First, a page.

That's why you need to build trust. But trust is not built overnight, you need to work at it daily, every day, and with some dogs, for life. I can tell you what I do with mine, but it does need to be adapted to each individual, and you need to constantly watch the body language to make sure you're getting it right. If you are not knowledgeable on body language, it will be much more difficult, and with a dog who has already reached this point, I have to agree with Amber that it might be better to get a professional behaviourist in to assess him and show you the way forward. It's important that it's a professional behaviourist though. NOT a dog trainer. The wrong person at this point could ruin him and get you properly bitten - and by that I mean someone heavy-handed. What you definitely don't want is someone coming in and trying to use old fashioned dominance theory with him.

Good luck - he sounds like a lovely dog who is just very confused and anxious at the moment. And don't forget, he's still a very new member of your family!


Oh, and by the way, many of our dogs make liars of us at the vet. It's due to a number of things: being on unfamiliar territory, and being handled by someone who knows what he or she is doing and has developed the right approach through years of experience, to start with. But trust me on this, vets and nurses and techs DO get bitten. I myself have a scar on my face from my early vet nursing days, which was one thing that taught me that learning dog body language was a smart thing to do. ;)


GTAvatar-2015_zpsb0oqcimj.jpg

The plural of anecdote is not data

Brambleberry Greyhounds My Etsy Shop

Share this post


Link to post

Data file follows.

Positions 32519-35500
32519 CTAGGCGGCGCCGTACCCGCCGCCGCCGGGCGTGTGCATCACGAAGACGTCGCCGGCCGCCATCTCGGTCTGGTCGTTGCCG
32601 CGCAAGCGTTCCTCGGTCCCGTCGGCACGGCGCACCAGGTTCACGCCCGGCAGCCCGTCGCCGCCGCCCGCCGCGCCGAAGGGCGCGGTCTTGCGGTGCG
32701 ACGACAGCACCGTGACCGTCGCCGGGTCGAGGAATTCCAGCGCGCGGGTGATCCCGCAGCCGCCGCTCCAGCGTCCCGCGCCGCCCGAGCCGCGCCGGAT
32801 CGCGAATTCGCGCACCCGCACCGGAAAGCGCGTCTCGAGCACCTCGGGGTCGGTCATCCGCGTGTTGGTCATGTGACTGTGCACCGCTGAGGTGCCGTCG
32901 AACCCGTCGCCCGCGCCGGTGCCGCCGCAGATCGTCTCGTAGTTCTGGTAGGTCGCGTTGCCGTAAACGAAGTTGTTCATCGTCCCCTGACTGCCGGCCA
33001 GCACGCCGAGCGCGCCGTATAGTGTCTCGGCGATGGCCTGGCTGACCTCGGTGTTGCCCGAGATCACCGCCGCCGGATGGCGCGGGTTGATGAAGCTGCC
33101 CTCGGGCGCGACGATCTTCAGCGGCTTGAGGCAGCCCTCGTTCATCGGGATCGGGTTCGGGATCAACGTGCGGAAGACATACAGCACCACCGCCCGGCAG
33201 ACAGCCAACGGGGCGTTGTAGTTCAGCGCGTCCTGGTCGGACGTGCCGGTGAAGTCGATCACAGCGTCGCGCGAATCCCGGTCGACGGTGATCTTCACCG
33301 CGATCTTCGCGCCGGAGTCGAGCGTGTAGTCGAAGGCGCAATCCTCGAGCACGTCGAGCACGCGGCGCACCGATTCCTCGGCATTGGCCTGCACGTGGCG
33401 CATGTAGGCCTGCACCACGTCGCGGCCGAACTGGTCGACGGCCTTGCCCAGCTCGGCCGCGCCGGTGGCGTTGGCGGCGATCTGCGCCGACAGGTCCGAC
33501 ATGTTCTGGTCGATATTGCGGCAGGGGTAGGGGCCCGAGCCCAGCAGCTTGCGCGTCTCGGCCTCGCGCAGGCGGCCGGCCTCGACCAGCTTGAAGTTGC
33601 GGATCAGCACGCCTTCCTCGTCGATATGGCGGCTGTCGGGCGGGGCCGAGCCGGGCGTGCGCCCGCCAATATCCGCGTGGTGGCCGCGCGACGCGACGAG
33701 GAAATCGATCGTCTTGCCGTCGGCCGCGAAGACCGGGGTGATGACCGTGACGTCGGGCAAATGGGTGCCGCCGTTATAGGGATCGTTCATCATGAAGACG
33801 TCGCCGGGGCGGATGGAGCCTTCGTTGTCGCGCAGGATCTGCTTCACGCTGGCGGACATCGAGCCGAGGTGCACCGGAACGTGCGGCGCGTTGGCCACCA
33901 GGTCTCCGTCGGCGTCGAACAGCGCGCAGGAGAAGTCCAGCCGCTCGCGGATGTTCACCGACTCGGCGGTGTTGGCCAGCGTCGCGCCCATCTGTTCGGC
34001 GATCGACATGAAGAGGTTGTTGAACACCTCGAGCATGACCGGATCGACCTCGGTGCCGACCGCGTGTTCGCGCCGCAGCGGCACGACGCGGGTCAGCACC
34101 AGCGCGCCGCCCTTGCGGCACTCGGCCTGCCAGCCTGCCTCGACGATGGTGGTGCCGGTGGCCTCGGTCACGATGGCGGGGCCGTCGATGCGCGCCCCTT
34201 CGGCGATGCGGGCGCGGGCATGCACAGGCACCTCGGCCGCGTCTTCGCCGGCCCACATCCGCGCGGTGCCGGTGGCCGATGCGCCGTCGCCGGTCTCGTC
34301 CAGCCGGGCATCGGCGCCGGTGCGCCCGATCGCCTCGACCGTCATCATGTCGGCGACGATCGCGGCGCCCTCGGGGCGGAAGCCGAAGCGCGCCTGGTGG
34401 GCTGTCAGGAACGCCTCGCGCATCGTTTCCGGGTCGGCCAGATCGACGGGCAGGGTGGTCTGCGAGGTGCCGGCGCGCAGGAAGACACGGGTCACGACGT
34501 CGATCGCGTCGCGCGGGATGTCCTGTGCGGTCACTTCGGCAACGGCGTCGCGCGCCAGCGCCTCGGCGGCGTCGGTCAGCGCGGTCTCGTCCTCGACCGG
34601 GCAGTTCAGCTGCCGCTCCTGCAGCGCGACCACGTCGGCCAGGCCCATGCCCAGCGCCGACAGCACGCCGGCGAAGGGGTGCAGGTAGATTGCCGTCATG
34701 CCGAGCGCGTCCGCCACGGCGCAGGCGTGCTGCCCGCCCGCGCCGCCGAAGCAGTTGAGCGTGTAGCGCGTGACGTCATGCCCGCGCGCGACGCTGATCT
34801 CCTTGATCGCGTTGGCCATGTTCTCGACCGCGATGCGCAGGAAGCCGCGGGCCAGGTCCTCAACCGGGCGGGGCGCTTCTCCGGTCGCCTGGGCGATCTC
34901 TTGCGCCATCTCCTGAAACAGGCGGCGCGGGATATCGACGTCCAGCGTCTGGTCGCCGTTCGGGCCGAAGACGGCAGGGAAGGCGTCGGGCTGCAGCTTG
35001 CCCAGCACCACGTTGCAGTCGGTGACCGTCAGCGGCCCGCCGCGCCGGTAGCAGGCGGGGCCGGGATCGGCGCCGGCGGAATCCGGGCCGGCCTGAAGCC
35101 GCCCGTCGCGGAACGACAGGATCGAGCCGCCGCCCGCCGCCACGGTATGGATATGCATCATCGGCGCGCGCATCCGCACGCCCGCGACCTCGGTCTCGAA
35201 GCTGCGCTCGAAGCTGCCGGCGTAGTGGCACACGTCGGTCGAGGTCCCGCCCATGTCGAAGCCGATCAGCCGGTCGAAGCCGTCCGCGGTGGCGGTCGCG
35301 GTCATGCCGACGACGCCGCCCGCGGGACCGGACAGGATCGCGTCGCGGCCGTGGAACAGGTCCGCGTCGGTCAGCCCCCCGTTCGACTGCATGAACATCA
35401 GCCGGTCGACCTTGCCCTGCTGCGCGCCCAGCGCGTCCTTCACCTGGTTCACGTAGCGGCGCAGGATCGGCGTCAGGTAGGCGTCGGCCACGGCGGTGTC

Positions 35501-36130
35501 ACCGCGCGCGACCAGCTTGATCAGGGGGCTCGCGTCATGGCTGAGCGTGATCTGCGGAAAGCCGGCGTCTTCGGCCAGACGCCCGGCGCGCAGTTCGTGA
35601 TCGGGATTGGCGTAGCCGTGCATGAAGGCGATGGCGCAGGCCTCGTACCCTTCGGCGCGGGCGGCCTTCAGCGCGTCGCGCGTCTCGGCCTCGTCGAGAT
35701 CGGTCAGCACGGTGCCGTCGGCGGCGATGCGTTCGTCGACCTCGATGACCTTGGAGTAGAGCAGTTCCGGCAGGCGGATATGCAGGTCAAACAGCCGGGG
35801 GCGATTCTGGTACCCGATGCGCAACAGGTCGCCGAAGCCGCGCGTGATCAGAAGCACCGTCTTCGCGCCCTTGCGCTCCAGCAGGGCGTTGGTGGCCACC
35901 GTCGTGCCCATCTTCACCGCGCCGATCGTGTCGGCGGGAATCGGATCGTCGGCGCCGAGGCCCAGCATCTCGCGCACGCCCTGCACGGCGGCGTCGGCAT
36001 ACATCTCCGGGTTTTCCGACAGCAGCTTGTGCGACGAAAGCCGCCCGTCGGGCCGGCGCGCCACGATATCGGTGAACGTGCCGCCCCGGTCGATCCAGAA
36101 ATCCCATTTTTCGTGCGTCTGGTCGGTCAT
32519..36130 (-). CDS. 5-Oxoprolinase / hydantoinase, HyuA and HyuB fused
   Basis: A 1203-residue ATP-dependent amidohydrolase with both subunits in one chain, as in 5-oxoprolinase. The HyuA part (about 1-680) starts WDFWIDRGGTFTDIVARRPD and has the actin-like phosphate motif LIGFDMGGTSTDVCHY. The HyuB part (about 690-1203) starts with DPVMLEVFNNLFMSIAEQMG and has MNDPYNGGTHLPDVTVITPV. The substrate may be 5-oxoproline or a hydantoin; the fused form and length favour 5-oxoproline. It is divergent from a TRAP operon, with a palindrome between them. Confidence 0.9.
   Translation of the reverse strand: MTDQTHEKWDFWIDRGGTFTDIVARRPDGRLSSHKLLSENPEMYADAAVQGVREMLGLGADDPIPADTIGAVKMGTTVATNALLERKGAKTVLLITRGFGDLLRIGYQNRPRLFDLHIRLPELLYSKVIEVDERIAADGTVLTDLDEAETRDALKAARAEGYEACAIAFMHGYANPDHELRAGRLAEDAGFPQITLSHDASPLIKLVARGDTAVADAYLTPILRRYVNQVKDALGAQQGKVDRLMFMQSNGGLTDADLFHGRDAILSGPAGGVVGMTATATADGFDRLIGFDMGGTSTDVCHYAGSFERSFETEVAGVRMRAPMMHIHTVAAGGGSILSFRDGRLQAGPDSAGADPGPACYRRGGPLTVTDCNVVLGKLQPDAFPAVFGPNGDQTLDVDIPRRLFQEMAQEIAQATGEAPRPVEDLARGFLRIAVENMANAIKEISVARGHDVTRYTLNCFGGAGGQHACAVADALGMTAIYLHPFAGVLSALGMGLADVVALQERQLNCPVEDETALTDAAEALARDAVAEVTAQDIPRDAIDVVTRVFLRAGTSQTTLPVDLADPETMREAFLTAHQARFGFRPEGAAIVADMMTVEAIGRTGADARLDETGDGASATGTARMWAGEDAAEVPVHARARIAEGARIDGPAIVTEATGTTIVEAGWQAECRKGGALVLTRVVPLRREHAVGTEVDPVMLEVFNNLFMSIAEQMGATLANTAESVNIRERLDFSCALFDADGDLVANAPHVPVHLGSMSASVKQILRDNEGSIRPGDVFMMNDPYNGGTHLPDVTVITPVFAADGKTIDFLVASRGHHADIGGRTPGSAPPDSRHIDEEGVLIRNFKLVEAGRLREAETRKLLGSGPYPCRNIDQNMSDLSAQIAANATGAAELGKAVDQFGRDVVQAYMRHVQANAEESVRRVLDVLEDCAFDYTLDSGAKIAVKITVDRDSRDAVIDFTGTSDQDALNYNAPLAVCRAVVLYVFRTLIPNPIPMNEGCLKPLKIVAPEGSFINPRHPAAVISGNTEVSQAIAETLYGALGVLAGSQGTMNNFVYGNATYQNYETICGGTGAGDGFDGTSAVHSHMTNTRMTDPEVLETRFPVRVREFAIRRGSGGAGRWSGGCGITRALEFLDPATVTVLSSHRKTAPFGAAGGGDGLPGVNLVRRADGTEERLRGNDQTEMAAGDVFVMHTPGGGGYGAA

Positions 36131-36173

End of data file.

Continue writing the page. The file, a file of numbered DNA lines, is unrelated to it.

Share on other sites

I agree there has been good advice provided. Also something to keep in mind that a muzzle is a good idea when tending wounds, etc.


Kyle with Stewie ('Super C Ledoux, Super C Sampson x Sing It Blondie) and forever missing my three angels, Jack ('Roy Jack', Greys Flambeau x Miss Cobblepot) and Charlie ('CTR Midas Touch', Leo's Midas x Hallo Argentina) and Shelby ('Shari's Hooty', Flying Viper x Shari Carusi) running free across the bridge.

Gus an coinnich sinn a'rithist my boys and little girl.

Share this post


Link to post
Share on other sites
Guest Greyt_dog_lover

Things you can do to build trust:

1) Hand feed all meals

2) obedience training

3) walks

 

This is not a complete list, but these are some of the better ways of building trust. Another thing, I would probably try bandaging his paw someplace other than his bed. Make him get up and walk over to where you want to bandage him, then take care of his paw. It may be as simple as he is uncomfortable with you over him in his bed.

 

Chad

Share this post


Link to post
Share on other sites

I have noticed that greyhounds, more than most dogs it seems, will enter a high stress situation and go into a "power down" mode because they just cannot handle the stress. While other dogs may whine, try to get away, try to hide, a greyhound may just shut down and become a lot "easier" because they have gone into their mind and are trying to distance themselves from the stress. Some won't, but my Monty when he is put into more stressful situations (like a grooming, or when there are excessive fireworks or they start when he's outside on a walk with us) will turn into something like a dog-shaped doll. This might be part of the reason that at the vet he was "easy" or even why he was easy for you a few times when dealing with this foot and then sometimes was not - he'd been pushed beyond the point where he could ignore.

 

And I don't think you can absolutely say that he was feeling no pain - greyhounds can be exceptionally stoic when they are actually injured, and may be complete drama queens when merely uncomfortable or surprised. And pain is very subjective, and it's even hard for people to know what kind of pain other people are feeling and what different levels of pain would mean for you when they describe it. "Agony" as described by one person may be mere "annoyance" as described by another. Dogs are even more foreign!

Share this post


Link to post
Share on other sites
Guest Amber

I'm not sure the snap wasn't meant to connect. It would depend how much control the dog has of his jaws. I personally think that mostly air snaps that are just warnings do not connect, because the jaws are quite far away from the target.

 

But at the end of the day, the bite did connect and cause a minor injury. With this level of bite, it's definitely workable but please don't be lulled into a sense of security that any future bites will necessarily be on the same level.